As we walked into Christ Church, one of the members of the Sideways team commented, "Sometimes it's good to feel small, and that's exactly how I feel right now. " The United Methodist congregation has called Park Avenue home since 1929. In shades of gold and deep blues, the stunning metallic, mosaicked ceiling supported by towering marble columns glistened over our heads. The tiled patterns, however, were not completed until 1949, due to World War II. High on the walls, larger-than-life icons stared down upon us as we sat in the rows of traditional wooden pews for prayer and meditation. Despite the sheer size of the sanctuary, we did not feel intimidated or unwelcome; rather, a sense of peace and calm came over each of us, making this the perfect haven for rest in the midst of the bustling streets of the Upper East Side.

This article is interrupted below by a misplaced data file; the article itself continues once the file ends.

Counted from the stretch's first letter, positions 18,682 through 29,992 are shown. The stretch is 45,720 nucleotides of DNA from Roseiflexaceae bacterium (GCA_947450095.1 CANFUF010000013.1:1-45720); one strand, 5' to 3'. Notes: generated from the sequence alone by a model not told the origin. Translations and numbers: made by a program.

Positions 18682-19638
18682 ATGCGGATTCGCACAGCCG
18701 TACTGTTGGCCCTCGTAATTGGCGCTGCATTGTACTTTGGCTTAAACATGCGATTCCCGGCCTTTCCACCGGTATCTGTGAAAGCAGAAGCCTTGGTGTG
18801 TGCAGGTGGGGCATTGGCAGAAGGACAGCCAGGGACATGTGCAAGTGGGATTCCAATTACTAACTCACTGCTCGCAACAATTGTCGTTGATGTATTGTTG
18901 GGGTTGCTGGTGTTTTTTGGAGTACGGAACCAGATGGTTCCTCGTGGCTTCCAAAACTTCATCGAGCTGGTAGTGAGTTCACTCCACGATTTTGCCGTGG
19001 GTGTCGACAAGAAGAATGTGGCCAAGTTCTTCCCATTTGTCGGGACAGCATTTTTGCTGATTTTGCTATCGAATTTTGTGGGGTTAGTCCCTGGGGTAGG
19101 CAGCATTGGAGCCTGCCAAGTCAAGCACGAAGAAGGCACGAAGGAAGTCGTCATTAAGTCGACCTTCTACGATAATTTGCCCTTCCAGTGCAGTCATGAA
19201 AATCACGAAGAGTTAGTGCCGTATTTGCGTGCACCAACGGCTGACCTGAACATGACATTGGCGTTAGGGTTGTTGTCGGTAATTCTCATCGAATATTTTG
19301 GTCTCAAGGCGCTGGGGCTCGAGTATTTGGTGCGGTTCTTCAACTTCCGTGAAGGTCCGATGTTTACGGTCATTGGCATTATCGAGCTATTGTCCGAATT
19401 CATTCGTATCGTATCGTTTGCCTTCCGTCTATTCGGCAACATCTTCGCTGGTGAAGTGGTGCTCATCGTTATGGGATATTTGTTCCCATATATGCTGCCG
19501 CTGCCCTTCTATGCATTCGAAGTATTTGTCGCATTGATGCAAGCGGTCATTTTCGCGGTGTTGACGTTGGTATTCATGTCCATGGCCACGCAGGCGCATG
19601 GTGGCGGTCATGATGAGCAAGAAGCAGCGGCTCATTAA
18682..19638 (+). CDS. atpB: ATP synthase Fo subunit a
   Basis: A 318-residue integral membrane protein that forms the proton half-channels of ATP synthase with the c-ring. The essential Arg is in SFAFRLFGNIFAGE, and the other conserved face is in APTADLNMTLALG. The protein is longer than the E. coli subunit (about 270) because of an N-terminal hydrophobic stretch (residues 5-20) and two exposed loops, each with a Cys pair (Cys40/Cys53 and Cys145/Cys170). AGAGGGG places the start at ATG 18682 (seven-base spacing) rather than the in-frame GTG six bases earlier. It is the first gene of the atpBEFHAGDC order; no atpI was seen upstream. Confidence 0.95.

Sopra, located above Amali and owned by the same restaurant group, is a communal dining concept that creates the feeling of an upscale dinner party. In this elegant, high-ceilinged former apartment, up to twenty people can sit at a long table next to the open kitchen and eat a family-style meal. It allows Rachel Goulet, the chef for both Amali and Sopra, to serve up dishes that are impractical to prepare in single portions for a traditional restaurant. What has quickly become most popular are the porchetta (a classic Italian roast pig) and the Roman lamb, a recipe typically made during the Easter season using the whole animal. Sopra not only provides an unconventional style of dining where strangers are encouraged to socialize both with each other and with the chef, but it also provides an education in sustainable food. The meals served at Sopra are "super local and hyper-seasonal, " Steve Breslawski, the events coordinator for both restaurants, explained. Guests receive an interactive and informative lesson in how food can taste if you pay attention to what is available at different times of the year. The patrons that dine at Sopra are often more adventurous eaters, Steve said, than those who frequent Amali - they are eager to taste the unusual meats that are presented, such as wild boar, beef heart and sweet meats. (Note that vegetarians are welcome to order from Amali's menu if Sopra's offerings are too carnivorous)Sopra is open to the public Wednesday through Saturday, but it is also available for private events. Large rolling bars separate the space from the "Fireplace Room, " a cozy smaller area that can be rented out separately or as part of Sopra. As I was admiring the photographs that line Sopra's walls, Steve told me that they are pictures of the staff's family, which indeed add to the warmth and comfort of this venue.